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25 Asians take agri-bio course at SEARCA

Los Baños, Laguna—Some 25 nationals from eight Asian counties, both from public and private sectors, have converged at the Southeast Asian Regional Center for Graduate Study and Research in Agriculture to participate in this year’s Asian Short Course on Agribiotechnology.

According to Searca, the program aims to enable the participants from China, Indonesia, Malaysia, Pakistan, the Philippines, Taiwan, Thailand and Vietnam to have a better understanding of the entire value chain of living modified organisms (LMOs) as well as national and international legal instruments regarding LMOs. 

SEARCA has partnered in organizing the Asian Short Course on Agribiotechnology, Biotechnology Regulation, and Communication with the International Service for the Acquisition of Agribiotech Applications, Malaysian Biotechnology Information Center, and Monash University, also in Malaysia.

In organizing the program, Searca said it recognizes the importance of integrating research, effective communication, and science-based regulatory frameworks in harnessing the full potential of agribiotechnology to fuel sustainable agricultural development.

Now on its second year, Searca said the program also aims to discuss effective communication of agribiotechnology and biosafety regulation.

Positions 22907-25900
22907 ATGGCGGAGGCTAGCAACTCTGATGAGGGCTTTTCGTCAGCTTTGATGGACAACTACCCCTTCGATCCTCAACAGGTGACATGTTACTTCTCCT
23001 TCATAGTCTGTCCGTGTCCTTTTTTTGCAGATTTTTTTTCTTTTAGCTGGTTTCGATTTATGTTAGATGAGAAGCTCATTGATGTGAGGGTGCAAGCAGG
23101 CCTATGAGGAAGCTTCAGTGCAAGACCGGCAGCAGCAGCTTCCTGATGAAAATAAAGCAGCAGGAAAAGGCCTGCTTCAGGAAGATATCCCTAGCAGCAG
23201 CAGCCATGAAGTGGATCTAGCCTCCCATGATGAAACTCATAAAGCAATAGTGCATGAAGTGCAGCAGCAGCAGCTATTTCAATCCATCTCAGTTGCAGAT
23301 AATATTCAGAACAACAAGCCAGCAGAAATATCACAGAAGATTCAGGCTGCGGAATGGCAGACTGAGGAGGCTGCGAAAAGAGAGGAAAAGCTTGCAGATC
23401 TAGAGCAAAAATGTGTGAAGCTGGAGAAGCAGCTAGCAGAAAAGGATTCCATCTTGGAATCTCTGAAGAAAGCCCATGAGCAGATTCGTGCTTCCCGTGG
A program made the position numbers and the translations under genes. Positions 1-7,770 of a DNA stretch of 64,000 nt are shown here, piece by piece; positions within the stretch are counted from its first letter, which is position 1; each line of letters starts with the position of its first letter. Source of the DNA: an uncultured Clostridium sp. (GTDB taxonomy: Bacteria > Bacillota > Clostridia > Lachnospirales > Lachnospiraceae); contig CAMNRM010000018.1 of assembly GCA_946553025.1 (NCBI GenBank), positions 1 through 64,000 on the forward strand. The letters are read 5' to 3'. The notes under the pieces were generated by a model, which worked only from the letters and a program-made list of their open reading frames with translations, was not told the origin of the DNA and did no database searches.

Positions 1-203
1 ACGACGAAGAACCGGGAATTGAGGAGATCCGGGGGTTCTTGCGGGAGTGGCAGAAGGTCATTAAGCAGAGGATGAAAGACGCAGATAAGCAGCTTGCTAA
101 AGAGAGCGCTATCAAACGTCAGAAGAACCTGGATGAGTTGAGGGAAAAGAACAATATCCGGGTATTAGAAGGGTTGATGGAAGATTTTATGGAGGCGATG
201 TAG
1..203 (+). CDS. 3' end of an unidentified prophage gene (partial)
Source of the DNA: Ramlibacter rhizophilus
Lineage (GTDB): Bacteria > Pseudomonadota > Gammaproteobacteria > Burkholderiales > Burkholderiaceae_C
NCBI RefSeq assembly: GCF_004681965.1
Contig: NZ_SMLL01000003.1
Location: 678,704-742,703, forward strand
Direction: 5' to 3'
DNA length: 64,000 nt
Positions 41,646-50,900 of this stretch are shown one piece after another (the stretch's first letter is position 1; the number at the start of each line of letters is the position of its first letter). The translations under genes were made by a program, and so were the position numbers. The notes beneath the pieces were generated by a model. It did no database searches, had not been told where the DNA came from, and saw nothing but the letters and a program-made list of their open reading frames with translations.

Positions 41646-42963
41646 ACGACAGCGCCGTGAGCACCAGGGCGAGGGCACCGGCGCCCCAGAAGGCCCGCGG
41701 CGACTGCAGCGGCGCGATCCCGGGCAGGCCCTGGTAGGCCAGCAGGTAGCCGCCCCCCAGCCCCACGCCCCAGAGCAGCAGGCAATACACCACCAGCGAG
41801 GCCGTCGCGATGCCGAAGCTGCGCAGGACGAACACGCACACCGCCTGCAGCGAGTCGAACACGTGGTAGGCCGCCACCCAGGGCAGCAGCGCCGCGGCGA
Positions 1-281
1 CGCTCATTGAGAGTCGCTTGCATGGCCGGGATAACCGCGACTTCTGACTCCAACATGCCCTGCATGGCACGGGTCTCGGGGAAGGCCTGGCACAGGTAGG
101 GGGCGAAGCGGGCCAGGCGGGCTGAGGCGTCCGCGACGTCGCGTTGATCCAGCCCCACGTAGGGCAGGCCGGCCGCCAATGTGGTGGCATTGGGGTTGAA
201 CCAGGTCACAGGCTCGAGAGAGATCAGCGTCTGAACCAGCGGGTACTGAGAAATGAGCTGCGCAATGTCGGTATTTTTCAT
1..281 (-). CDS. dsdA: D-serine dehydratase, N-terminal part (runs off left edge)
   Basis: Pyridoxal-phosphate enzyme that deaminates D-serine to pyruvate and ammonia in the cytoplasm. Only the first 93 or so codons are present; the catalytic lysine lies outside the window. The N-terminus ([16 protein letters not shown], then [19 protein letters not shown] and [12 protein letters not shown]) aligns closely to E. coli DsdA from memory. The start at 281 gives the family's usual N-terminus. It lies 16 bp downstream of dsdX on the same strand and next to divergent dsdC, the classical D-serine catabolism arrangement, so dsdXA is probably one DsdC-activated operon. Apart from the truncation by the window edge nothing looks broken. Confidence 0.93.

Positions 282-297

In his opening message, SEARCA Director and National Academician Glenn B. Gregorio highlighted SEARCA’s important role in advancing science-based innovations to address poverty and food security.

“We stand behind products of agribiotechnology that increase agricultural productivity to feed a growing population in the midst of dwindling natural resources and erratic changes in climate,” Dr. Gregorio said. 

He said that due attention must be given to our resource-poor farmers by providing them access to information, best practices, and new technologies that give them a fighting chance to cope with the many challenges they face and to open up better opportunities for them and their families so that they can have better quality lives.

For her part, Dr. Mahaletchumy Arujanan, ISAAA Global Coordinator, said they organized this training program to bring their Asian stakeholders updated information and hands-on experience on agribiotechnology, exercises on food/feed safety assessment, and tips on strategic communication, and risk management and communication.

Topics: Southeast Asian Regional Center for Graduate Study and Research in Agriculture , Asian Short Course on Agribiotechnology , Glenn B. Gregorio
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